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Eating Wisely

The Joys of Yogurt

Michele Call
From: NEW BEGINNINGS, Vol. 20 No. 4, July-August 2003, p. 145

Have you discovered the benefits of yogurt? I didn't like yogurt when I was younger. When I developed a problem with recurrent yeast infections, I begrudgingly decided I had better give yogurt a try. In fact, I literally bought a quart of plain yogurt, got a spoon, and forced myself to eat at least a few spoonfuls a day. What I didn't know at that time is that the health benefits of yogurt go far beyond merely helping the body to get rid of a yeast infection. What I also did not know is that yogurt is both a tasty and versatile food. In fact, it has become an important and beloved staple in my family's diet.

Not everything that calls itself yogurt is equally beneficial. I came face to face with this reality when preparing for a vacation. I thought it would be nice to get some of those "fun" yogurt products that my children had requested as snacks for the long ride in the car. As I read the labels, I discovered that each and every exciting-looking yogurt product lacked the "secret" powerful ingredient: lactobacillus. This is the intestine-friendly bacterium that provides so many benefits. It is even better if your yogurt also contains L. acidophilus. So when you are buying yogurt, look for these in the list of ingredients. More importantly, look for the "Live and Active Cultures" seal from the National Yogurt Association (in the US). This ensures that the yogurt has plenty of the beneficial bacteria present.

If you buy pre-flavored yogurt, it is important to check on any of the other additives that are contained in the yogurt. Buying plain yogurt is usually by far the best type to buy. This allows you to add your own choice of healthy flavorings. Look for a yogurt that is fruit-juice sweetened, rather than being sweetened with corn syrup or aspartame. As you will see by the end of this article, there are many easy, tasty ways to enhance the somewhat tart taste of plain yogurt. Some brands and styles of preparation are better than others.

The most widely known health benefit of yogurt is preventing an overgrowth of yeast. Yeast overgrowth can cause vaginal yeast infections, as well as thrush in the breastfeeding mother and baby. Eating extra yogurt during a course of antibiotics can help to prevent yeast overgrowth in the first place since antibiotics kill both the good and the bad bacteria. Yogurt helps to replenish the good bacteria, which in turn, keep yeast under control.

Consuming yogurt can aid in quicker healing after a bout with diarrhea, or during any intestinal upset. Some studies indicate that yogurt helps boost the immune system. So feeding your family yogurt every day may help you survive the winter season with a few less illnesses. There are also indications that eating yogurt may reduce the risk of colon cancer. Yogurt is also a nutritious food, providing a good source of protein, and a better source of calcium than the same quantity of milk.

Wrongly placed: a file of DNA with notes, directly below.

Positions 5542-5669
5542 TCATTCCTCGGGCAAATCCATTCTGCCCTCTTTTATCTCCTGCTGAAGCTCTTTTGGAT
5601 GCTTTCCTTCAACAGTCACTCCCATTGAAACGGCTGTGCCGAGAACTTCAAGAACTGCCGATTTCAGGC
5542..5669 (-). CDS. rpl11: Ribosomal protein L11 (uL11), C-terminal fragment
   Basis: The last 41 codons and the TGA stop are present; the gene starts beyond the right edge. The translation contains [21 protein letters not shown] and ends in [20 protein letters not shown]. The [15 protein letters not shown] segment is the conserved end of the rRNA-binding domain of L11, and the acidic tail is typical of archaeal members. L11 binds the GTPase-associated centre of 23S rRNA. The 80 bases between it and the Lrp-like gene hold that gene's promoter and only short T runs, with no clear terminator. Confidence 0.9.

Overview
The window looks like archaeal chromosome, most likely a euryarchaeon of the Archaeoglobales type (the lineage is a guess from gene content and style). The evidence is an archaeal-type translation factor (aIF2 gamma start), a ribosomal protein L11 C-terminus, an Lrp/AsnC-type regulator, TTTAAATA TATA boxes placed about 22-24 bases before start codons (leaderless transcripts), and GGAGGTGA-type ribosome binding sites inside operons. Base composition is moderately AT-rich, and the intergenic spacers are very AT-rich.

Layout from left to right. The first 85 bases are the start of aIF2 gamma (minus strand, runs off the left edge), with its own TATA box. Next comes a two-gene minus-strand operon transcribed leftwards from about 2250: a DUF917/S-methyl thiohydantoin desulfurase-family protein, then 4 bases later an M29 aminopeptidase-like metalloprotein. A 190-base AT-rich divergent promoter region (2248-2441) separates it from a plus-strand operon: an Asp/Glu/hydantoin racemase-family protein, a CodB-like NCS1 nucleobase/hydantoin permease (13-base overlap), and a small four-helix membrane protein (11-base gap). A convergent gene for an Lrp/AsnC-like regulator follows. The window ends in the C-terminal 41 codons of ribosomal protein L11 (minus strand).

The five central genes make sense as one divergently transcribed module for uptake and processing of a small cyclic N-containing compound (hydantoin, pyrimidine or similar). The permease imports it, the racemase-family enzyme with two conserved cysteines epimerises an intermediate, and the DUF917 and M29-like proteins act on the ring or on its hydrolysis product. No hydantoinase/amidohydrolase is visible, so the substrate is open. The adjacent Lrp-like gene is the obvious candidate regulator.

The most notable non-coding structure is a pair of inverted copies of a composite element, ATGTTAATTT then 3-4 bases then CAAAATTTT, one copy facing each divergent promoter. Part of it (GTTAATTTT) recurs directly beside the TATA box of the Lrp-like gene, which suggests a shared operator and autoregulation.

Yogurt Recipes

Even though yogurt is good for you, it doesn't mean you need to choke it down like medicine. There are many tasty ways to eat yogurt. Here are some ideas:

  • Mix yogurt with some fruit-juice sweetened jam. This will give it a flavor similar to the store bought yogurt with fruit.
  • Mix yogurt with unsweetened applesauce, or with fresh or dried fruit.
  • Mix yogurt with granola and apples.
  • Make a smoothie. Blending yogurt, a banana, and the fruit/fruit juice of your choice in a blender. Add ice (optional).
  • Make popsicles with half yogurt and half fruit juice.
  • Add yogurt to your hot cereal in place of milk. You may need a little more sweetener to offset the tartness--consider applesauce, real maple syrup, or cut-up fruit.
  • Use yogurt on warm, fresh whole wheat bread as a topping. Also consider adding chopped nuts and fruit.
  • Replace buttermilk with yogurt while baking.
  • Use yogurt in salad dressing or vegetable dip. If you don't like plain yogurt, add an equal amount of mayonnaise, salt, pepper, and spices of your choice for flavor.
  • Replace mayonnaise with yogurt when making tuna. It gives the tuna salad a lighter, less greasy taste. Try replacing it in other recipes that call for mayonnaise as well.
  • Replace sour cream with yogurt in your recipes.
  • Garnish your favorite bean soup, such as black bean soup or lentils and rice, with yogurt.

These are just a few ideas to get you started. Whole Foods for the Whole Family, a cookbook published by La Leche League International, lists 22 recipes under "yogurt" in the index.

When I first started eating yogurt, I would see buy-one-get-one-free coupons for the one-quart size yogurt. I couldn't imagine for the life of me who could eat so much yogurt before the expiration date. Now, our family finishes it in less than a week! If you haven't already discovered yogurt, I hope I have given you some inspiration to add it to your family's life.

Last updated Tuesday, October 24, 2006 by njb.
Page last edited .


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